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Mayworks 1

Canadian Politics

  • Federal budget ignores Canada’s ongoing genocide against Indigenous peoples

    Canada’s continued denial of the basic human rights of Indigenous peoples is written right into budget 2021, a document that clearly falls well short on addressing this country’s ongoing genocide crisis. How many more Indigenous women and girls need to go missing before the federal government addresses this historic crime for what it is—genocide—and takes the nationwide urgent action that is needed to end it?

  • Defending the left case against basic income

    I don’t think my enemies are those who honestly feel that basic income is the best approach. Rather, they are those who maintain the system of colonialism, racism and poverty. The stakes are too high to set the debate aside, but I hope we can pursue it in ways that are useful and constructive. In that spirit, I offer this response to what is, in my view, the mistaken notion that basic income offers us a way forward.

  • Why is a Montréal school pushing students to join the Israeli military?

    Canadian law makes it illegal to recruit soldiers within the country for a foreign state, but the line between enticing impressionable young people to consider joining the IDF and formal recruitment is blurred. Legal questions aside, should a Montréal school funnel youngsters into a foreign military engaged in a brutal 50-year occupation? And should taxpayers foot the bill?

  • It shouldn’t have taken this long for the BC NDP to legislate paid sick leave

    Following months of pressure and after more than a year into the COVID-19 pandemic, British Columbia’s NDP government has finally announced plans to introduce a permanent paid sick leave program to cover the gaps in the federal government’s lacklustre Canada Recovery Sickness Benefit. Yet, as Alex Cosh writes, it shouldn’t haven take this much effort to win such basic protections.

  • How COVID-19 and CERB proved that basic income is not only possible—it works

    As the pandemic unfolded, the momentum behind a Basic Income has grown steadily. Not surprisingly, people were given to wondering aloud: Just what kind of world would emerge post-pandemic? Would the megaphones of market fundamentalism holler about debt and deficit and the need to return to the decades of austerity, drowning out radical alternatives? Or would those who saw the plague as a canary-in-the-coal mine moment prevail?

  • Who controls the basic income narrative?

    Instead of protecting the status quo, it is time for governments to pay their fair share in support of greater equality and equity in this country, especially when that wealth was borne out of the deliberate and ongoing oppression and dispossession of BIPOC communities. Basic income is the way forward in lifting millions of Canadians out of poverty, and empowering them to make their own choices.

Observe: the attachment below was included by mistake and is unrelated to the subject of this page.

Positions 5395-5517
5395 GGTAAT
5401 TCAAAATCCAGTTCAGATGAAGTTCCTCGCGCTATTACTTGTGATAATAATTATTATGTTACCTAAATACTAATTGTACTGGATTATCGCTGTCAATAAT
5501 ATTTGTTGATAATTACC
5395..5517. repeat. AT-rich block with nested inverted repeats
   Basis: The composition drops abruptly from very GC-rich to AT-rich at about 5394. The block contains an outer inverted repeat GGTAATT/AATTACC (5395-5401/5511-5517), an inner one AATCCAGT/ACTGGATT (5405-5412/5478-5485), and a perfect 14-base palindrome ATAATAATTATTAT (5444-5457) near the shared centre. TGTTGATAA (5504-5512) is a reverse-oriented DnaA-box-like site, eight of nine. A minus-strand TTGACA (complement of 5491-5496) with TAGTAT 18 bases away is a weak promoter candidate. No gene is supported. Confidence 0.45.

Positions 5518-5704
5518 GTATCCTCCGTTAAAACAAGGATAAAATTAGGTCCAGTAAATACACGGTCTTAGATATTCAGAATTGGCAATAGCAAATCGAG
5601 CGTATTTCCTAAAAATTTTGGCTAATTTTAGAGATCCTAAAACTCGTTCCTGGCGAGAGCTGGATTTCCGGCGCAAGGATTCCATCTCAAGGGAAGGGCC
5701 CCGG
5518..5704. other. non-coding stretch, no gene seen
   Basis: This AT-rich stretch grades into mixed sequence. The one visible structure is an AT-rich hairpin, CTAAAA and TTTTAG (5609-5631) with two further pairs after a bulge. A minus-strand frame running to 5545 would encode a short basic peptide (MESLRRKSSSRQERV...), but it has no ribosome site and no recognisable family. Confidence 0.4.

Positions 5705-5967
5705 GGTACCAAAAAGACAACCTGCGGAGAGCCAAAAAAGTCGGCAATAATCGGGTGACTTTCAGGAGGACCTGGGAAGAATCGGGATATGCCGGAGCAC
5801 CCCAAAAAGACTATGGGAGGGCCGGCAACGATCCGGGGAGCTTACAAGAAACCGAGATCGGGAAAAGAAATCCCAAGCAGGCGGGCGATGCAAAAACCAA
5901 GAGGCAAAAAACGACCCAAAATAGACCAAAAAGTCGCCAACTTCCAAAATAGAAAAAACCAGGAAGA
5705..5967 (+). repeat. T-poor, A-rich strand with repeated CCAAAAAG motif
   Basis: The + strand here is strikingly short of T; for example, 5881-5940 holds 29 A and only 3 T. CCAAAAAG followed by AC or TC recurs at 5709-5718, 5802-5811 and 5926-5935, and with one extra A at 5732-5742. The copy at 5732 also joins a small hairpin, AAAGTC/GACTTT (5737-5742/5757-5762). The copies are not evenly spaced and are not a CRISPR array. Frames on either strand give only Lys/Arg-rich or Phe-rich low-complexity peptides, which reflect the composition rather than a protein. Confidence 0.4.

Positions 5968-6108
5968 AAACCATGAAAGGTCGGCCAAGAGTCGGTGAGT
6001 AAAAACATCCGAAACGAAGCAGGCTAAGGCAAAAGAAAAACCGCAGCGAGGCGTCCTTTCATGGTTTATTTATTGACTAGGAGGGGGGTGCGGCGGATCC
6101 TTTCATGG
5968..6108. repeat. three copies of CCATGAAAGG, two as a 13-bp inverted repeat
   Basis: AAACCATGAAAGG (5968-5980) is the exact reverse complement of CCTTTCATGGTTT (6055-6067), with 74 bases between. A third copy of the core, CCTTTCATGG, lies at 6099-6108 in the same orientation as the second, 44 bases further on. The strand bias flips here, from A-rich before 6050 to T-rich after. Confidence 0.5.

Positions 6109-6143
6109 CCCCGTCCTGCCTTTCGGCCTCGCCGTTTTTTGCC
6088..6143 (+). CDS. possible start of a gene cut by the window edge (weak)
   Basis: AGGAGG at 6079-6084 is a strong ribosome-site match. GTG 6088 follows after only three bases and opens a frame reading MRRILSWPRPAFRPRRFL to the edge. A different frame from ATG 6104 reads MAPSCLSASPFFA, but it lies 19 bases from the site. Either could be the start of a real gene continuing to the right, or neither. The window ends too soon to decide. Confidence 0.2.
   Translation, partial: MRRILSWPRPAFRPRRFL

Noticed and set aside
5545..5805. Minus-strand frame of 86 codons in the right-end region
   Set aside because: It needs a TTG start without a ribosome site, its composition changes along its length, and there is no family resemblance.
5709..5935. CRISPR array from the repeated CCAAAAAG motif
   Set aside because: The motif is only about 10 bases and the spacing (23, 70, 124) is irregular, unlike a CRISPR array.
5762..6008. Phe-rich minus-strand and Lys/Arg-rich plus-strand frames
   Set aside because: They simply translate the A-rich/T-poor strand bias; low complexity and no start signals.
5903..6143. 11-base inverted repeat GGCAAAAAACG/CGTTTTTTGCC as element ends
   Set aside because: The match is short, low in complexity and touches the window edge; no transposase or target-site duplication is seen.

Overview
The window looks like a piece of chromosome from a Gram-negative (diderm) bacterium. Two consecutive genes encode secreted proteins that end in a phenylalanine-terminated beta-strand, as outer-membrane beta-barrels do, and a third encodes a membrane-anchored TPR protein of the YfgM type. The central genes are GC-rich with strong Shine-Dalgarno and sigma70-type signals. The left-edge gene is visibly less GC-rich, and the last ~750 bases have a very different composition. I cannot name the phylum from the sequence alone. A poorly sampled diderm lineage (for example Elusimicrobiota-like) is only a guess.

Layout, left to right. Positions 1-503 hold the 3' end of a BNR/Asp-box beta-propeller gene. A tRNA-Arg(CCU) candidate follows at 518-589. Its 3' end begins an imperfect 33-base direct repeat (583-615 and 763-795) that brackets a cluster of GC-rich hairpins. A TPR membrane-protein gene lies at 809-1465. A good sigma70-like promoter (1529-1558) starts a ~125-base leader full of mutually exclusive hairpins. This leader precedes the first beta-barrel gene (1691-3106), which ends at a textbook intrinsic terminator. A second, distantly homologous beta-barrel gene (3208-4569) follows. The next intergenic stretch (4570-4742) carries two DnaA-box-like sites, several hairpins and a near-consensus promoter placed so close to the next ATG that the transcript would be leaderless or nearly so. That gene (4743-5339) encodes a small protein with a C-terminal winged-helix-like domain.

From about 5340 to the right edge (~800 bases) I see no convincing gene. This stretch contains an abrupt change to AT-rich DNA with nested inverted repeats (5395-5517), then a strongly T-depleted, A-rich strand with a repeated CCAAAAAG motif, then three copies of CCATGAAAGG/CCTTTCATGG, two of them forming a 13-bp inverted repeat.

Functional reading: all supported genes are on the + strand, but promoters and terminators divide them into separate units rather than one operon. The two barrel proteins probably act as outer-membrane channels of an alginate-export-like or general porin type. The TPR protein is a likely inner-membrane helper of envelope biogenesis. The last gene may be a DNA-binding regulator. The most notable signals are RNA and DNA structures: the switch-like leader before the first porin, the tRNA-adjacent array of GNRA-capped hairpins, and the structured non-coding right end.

• Trudeau abandons promised LTC standards, bowing to for-profit care agenda

    After promising to establish national standards for long-term care in response to the tragic outcomes of COVID-19, the federal government has now washed its hands of that responsibility. It is instead passing the buck to a toothless accreditation industry to create updated standards. This band-aid solution is a far cry from what experts, advocates, and many residents, have long been asking for.

  • India’s COVID crisis shows why Canada needs to oppose vaccine monopolies

    Canada’s role in obstructing India and the rest of the Global South in their attempts to waive vaccine patent rights is immoral, unjust, and completely illogical, propping up a system of extreme vaccine inequality by allowing just 16 percent of the world’s population, all of whom reside in wealthy countries, to maintain control of half of all confirmed vaccine orders.

  • How the Romanov dynasty bested Doug Ford in pandemic management

    Yes, it’s true: Ontario Premier Doug Ford is being outpaced in the realm of pandemic management by the tyrannical Romanov dynasty who governed at a time when bloodletting and miasma theories were still considered legitimate medical practice. If even they could figure out that paid sick days are key to managing a pandemic, it should be fantastically embarrassing that Ford cannot.

  • Ford and Trudeau are sacrificing workers to protect corporate profits

    Ontario Premier Doug Ford and Prime Minister Justin Trudeau are not the only COVID villains in this country. But, as Canadian Dimension columnist and author Christo Aivalis points out, as leaders of Canada’s largest jurisdictions, they have among the most power, and can do the most good. Instead, they have chosen to sacrifice workers and trample on their rights when they need help the most.

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